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My online printer is concerned I that I not use a Live Font. I'm just not sure what that is. I see references to Apple, but I am on a PC. I'm still looking for a definition, but found this site. Can anyone help on this?

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    It's difficult to say. Most likely they want you to convert all type to outlines in whatever software you are using. – Scott Mar 25 '15 at 22:44
  • This might be better on Super User. – Keavon Mar 26 '15 at 1:49
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    You need to ask this question of your online printer. – DA01 Mar 26 '15 at 5:53
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    Your "online printer" probably has trouble explaining to you what he wants, whether it's due to lack of linguistic skills or lack of technical knowledge. I'm also not really sure what you mean by "online printer". Because literally you're saying your internet-connected printing device is concerned about something. In a web-developer world a Live font may refer to live webfont. A font that is not located on a client machine, but on an external server and is downloaded every time a page is loaded. And it's independent of the OS. So please clarify your question. – Alph.Dev Mar 26 '15 at 9:40
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    You're best off asking your online printer. Just tell them you've never heard of a printer asking you for a Live Font before and I'm sure they'll just explain it to you – SaturnsEye Mar 26 '15 at 10:43
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Although your question is unclear, most probably in your case Live font was meant as a reference to "editable text", or even the opposite: "text with preserved appearance" in your document/design.

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I'm pretty sure this means the internet-based printing company you're using doesn't want the artwork you send them to include text set as fonts. They want you to convert it to shapes so that no fonts are required to print the artwork as designed on their print device.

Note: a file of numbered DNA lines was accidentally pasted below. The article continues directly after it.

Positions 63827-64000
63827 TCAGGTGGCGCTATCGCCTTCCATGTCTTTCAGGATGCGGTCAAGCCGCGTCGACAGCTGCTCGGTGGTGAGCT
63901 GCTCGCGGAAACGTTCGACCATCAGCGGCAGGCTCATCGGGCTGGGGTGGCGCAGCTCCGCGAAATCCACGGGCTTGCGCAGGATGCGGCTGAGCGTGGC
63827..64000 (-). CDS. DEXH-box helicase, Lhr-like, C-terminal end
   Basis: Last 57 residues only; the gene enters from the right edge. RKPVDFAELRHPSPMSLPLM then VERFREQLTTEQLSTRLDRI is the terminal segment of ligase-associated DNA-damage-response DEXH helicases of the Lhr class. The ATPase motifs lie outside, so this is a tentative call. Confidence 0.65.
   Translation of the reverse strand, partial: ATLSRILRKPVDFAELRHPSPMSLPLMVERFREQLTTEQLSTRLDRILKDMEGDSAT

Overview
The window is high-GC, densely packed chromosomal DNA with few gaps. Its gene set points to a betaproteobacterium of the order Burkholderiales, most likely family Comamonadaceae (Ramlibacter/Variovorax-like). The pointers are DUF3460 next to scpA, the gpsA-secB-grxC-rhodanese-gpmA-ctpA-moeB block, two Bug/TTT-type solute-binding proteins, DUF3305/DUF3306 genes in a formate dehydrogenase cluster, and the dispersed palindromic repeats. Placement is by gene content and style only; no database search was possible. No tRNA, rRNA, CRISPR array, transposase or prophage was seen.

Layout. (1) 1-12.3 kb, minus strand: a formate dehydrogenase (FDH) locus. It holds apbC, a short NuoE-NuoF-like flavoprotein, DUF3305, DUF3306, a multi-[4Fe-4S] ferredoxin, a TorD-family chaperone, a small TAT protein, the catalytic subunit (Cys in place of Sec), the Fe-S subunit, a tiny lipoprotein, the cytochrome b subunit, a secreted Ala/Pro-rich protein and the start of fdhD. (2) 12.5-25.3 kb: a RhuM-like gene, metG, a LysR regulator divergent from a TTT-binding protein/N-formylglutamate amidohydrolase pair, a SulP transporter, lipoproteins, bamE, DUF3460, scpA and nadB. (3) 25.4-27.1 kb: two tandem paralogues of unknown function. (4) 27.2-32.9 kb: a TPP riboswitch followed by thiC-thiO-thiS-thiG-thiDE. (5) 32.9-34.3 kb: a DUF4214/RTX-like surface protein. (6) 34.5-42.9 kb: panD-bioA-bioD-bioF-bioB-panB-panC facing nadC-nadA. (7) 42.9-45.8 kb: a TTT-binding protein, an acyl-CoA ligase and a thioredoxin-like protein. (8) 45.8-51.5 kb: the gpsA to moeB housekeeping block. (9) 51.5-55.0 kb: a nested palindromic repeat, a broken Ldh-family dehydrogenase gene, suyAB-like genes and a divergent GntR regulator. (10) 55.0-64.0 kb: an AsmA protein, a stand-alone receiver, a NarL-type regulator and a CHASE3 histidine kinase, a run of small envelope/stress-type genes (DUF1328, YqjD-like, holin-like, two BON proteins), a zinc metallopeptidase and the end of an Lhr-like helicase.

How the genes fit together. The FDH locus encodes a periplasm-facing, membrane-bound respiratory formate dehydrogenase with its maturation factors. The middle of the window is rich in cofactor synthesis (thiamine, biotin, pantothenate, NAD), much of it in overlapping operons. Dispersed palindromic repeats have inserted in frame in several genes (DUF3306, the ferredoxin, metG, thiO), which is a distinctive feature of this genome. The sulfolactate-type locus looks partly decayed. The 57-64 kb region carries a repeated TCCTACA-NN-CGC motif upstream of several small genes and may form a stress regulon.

Exactly how this is achieved depends on the applications you are using. It'll probably be a menu option similar to "Convert Text Selection to Outlines".

This means you can't edit the text any more, so you'd want to make this change to a copy of your final artwork!

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What they are saying is they want you to convert the text to outlines. This is easily done in Adobe Illustrator and Adobe InDesign. You just need to make a duplicate Artboard or Page or File so you can maintain the live type (editable type) if you need to make updates later for whatever reason.

They want the text done as outlines (vector shapes) so that if they don't have the font on file or it becomes corrupted or doesn't process, that your document could still look exactly as intended.

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When you say online printer, I presume you mean a publishing house such as onlineprints.com, mimeo.com, or vistaprint.com.

A live font is one that is interpolated by software and allows a single font to fill many roles. See this article by Andrew Jonhson about Live Font Interpolation on the Web at alistapart.com, which is way to long in it's explanation to capture here.

Your online printer probably wants you to avoid a live font to ensure that the materials you are submitting for print will be generated exactly as you specify.

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    It is highly doubtful that any print provider is referring to webfonts when discussing production files. Your article link has absolutely no bearing in the print production world. – Scott Mar 26 '15 at 0:48
  • Depends what he sent to said printer. If he asked to print somewebsite.com, they might have issues with a webfont. That said, it would be a very strange question indeed. – PieBie Mar 26 '15 at 11:38

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